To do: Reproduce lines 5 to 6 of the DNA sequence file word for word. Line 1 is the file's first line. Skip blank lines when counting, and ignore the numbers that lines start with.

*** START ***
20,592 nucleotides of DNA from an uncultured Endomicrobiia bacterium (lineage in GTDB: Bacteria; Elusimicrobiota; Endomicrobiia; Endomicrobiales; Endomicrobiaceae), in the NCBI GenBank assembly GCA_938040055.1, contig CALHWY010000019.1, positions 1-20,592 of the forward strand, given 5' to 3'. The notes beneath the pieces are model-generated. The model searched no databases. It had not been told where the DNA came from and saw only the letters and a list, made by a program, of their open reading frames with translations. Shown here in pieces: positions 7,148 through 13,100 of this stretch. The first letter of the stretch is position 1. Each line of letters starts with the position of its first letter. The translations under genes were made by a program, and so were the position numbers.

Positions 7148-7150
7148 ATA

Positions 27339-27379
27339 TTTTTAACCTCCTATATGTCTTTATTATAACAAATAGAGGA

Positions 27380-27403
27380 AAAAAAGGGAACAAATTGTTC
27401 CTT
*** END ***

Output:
27339 TTTTTAACCTCCTATATGTCTTTATTATAACAAATAGAGGA

Positions 27380-27403